That’s the reason I’m excited about FIRE now – I really think the FIRE movement is only going to grow as more people start to understand that the traditional life script of working at a job you hate until you’re 65 and buying all sorts of pointless crap along the way doesn’t make ANY sense.
If blogging isn’t your full time gig, what is?
InvestmentZen is basically my full-time gig these days, but it doesn’t pay the bills. I also build, buy and sell other websites.
One recent acquisition was a room rental site based out of Singapore. I actually did a short interview about that purchase for Flippa you can check out here if you’re interested in learning more about the weird world of buying/selling websites.
Up until recently, I was also working on a software business that was acquired by a competitor. It wasn’t a big multi-million dollar acquisition or anything, more like a friendly takeover. My friend happened to take control of one of the biggest companies in the vertical and our software had some features theirs didn’t have, so instead of building out their own platform they just bought us out.
When you are 90 and look back on your life, what do you hope you have accomplished?
Whoa, this just went from what I do other than blogging to looking back at life on my deathbed.
I’m 31 and the goals I had 10 years ago seem silly to me now…I can only imagine how ridiculous 31 year old me’s attempts to understand 90 year old me will look in 59 years.
But since you’re asking nicely, I just hope that I can look back with no regrets. There was a book a few years back by a palliative care nurse about the top 5 regrets of the dying. It turns out those top regrets were:
1. I wish I’d had the courage to live a life true to myself, not the life others expected of me.
2. I wish I hadn’t worked so hard.
3. I wish I’d had the courage to express my feelings.
4. I wish I had stayed in touch with my friends.
5. I wish that I had let myself be happier.
I don’t think I’m special – I’ll probably have the same regrets as everyone else on my deathbed, so hopefully I can live a life that minimizes these 5 regrets when the time comes. I’ve got a lot to work on!
What is the best money management or investment tool you have come across?
Best tool that I’ve come across, or best tool that I’ve used?
For tool that I’ve personally used, I use a combination of Receipt Bank and Xero to manage bookkeeping for my business. I’m super disorganized, so having everything automated, paperless, and easy to reconcile is a huge time saver.
As for tools I’ve come across, I’m really excited about the new wave of fintech products. Unfortunately, most of them aren’t available to Canadians (oh yeah, did I mention I’m Canadian?), so I just get to watch on the sidelines.
I really wish we had a Canadian Personal Capital. We have Mint, but it’s not enough. I’m really excited about what robo advisors like Wealthfront and Betterment can do for people that know they need to invest, but have no idea where to start and no desire to manage their own portfolio.
I’m also fascinated by peer-to-peer lending platforms like Prosper and Lending Club. I’ve been waiting for one to launch in Canada that isn’t just limited to institutional investors. I thought that wait was finally over when Lending Loop started taking investments from individual investors.
Unfortunately the regulatory landscape in Canada is still being sorted out, so they actually had to stop taking investments while the legal stuff gets worked out (if it ever does).
How do you handle people with different views on money, ie spendy people?
I try not to judge. I smile, nod, and tell myself that what other people spend their money on doesn’t affect my reality. For me it really doesn’t – one of the perks of running an online business is you don’t have to try to fit in with co-workers – there’s no Joneses to keep up with.
If anything – all of you reading this are the Joneses, and you all probably wouldn’t be too impressed if I told you I just spent last year’s income on a boat….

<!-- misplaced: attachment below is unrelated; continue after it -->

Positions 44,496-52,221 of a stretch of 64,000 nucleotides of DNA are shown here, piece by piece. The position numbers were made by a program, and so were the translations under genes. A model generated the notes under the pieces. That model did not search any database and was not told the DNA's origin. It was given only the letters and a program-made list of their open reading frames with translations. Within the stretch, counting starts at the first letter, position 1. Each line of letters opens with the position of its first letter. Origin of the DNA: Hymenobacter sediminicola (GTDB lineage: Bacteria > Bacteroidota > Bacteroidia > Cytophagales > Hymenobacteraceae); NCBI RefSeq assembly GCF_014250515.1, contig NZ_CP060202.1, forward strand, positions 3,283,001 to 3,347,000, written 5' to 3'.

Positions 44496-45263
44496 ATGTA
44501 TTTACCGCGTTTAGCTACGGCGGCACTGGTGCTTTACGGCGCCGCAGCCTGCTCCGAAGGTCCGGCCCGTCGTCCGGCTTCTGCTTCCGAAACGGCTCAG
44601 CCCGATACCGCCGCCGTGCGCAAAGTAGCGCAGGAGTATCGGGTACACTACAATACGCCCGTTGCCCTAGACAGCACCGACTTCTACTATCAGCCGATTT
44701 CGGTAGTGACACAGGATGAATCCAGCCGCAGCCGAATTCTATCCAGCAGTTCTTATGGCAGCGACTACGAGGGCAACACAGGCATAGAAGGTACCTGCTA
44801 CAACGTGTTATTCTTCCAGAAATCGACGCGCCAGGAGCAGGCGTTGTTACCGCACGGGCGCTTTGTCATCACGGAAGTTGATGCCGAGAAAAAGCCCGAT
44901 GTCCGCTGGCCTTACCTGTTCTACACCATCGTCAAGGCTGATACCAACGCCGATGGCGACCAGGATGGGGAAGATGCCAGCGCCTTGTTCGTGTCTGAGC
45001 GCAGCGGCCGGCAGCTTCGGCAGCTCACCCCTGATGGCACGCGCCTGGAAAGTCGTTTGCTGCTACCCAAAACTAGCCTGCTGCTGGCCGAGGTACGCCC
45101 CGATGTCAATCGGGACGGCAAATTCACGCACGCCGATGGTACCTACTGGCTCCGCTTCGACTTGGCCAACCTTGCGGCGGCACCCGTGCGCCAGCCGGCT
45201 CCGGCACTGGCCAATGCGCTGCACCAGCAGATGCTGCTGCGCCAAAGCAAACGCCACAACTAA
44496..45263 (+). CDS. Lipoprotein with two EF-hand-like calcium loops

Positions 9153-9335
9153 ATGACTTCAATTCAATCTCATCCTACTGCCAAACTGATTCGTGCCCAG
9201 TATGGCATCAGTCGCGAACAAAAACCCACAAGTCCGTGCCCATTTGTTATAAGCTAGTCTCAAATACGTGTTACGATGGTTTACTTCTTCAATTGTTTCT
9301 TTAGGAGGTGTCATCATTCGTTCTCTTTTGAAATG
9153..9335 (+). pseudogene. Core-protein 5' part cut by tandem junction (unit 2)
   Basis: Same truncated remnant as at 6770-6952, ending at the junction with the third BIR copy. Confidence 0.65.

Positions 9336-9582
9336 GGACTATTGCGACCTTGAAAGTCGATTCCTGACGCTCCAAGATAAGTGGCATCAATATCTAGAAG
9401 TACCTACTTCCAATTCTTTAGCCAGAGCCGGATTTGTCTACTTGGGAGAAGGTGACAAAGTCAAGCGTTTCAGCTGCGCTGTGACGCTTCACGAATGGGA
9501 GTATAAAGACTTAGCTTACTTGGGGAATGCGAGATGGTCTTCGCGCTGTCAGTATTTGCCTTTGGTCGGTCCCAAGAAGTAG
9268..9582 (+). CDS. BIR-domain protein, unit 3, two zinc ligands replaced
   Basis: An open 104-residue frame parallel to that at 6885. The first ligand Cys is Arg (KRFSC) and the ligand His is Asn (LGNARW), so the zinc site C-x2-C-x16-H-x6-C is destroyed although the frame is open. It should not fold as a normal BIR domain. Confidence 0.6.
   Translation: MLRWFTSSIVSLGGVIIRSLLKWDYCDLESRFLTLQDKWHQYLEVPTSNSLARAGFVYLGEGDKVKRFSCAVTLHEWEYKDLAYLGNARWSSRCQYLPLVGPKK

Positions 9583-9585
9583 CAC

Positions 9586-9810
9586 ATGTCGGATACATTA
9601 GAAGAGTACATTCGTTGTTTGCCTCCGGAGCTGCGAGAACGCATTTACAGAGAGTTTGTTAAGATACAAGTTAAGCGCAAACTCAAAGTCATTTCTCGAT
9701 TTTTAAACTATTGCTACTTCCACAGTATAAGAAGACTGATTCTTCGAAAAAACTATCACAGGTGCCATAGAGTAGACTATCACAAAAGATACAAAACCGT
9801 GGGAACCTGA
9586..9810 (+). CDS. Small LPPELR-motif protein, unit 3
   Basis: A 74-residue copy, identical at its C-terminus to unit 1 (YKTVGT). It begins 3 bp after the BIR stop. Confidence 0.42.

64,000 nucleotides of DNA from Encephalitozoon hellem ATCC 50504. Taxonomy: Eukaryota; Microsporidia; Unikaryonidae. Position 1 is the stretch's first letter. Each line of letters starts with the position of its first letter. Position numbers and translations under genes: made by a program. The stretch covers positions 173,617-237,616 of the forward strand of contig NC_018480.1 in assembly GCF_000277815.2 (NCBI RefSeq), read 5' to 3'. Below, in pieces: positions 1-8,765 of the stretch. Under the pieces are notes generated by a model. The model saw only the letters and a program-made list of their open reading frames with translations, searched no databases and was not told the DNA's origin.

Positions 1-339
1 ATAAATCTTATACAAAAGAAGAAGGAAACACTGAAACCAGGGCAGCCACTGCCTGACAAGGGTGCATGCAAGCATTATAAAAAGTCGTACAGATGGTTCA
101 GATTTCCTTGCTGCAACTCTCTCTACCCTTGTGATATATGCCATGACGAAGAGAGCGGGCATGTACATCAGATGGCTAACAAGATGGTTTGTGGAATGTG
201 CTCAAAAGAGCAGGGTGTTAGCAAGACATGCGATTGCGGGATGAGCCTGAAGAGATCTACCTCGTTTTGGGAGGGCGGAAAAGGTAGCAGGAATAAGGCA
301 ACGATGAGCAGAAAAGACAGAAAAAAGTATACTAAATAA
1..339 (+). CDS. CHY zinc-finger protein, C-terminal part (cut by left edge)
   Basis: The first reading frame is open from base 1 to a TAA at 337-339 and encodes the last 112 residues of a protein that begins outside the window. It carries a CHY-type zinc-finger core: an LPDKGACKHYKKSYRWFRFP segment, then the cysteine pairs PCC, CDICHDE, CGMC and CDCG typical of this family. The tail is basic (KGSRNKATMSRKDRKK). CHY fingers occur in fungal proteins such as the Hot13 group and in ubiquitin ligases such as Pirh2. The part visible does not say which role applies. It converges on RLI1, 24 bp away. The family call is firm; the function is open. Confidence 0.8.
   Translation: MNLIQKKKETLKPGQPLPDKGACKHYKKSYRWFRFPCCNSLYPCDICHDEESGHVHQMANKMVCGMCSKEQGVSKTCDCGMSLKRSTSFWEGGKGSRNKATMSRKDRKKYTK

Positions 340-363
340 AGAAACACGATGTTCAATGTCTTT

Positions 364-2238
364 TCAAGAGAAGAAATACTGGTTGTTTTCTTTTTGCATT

…don’t worry, I won’t have to make any payments until 2018!
As for friends, I actually don’t think I’m friends with anyone frustratingly spendy.
But then again, I’m not really that frugal when it comes to social spending (i.e. eating out, travel, grabbing a few overpriced beers) so maybe it’s just easier to blend in even though when it comes to buying “stuff”, I live slightly above (below?) college student standards.
Did you grow up with money? How did your money situation growing up influence you?
I had a pretty average middle class upbringing in the suburbs – which I guess is pretty above average and privileged in the grand scheme of things. It actually made me not respect money as much as I should have. I took it for granted that bills got paid and food ended up on the table.
It took some trial and error – spending way too much hard earned money way too quickly – to realize just how fricken hard it is to get the money snowball rolling from a standstill, and just how quickly it can roll back downhill and crush you if you’re not careful!
Did your parents teach you about money as a kid? How so?
I think they tried to teach me the value of money by setting a good example and lecturing, but like a lot of things parents try to teach kids, it didn’t really get through to me at the time. It definitely took some trial and error of my own to figure things out.
What is your favorite style of beer – and what is your favorite beer in that style?
I love beer, but I never really grasped the intricacies of beer snobbery. I don’t really have a favorite beer, but I do really like IPAs these days. I’ll pretty much drink anything and enjoy it, as long as it’s ice cold.
We notice a lot of frugal people are into board games – what is your favorite?
I used to love playing Risk when I was a kid, but I don’t really play board games these days. I guess what remains of my frugal cred just went down another notch.
What do you do for exercise?
I go to the gym…infrequently enough that you can’t actually tell that I go to the gym. I also run up the stairs in my condo building for a quick workout (about 40 stories).
Write your own question and answer
Do I *have* to? Nah, I think I’m done!
*Full disclosure: One of side jobs is writing an occasional post for InvestmentZen. It’s been loads of fun and an incredible honor to work at something that I truly enjoy.
Way back when I was a silly teenager, I considered studying journalism because I enjoyed writing so much. I quickly decided that choice wouldn’t be good for the bank account, so studied science and computers instead. Now that my computer career is drawing to a close, I’ll be spending more and more time writing. My life has come full circle.
Thank you Nate!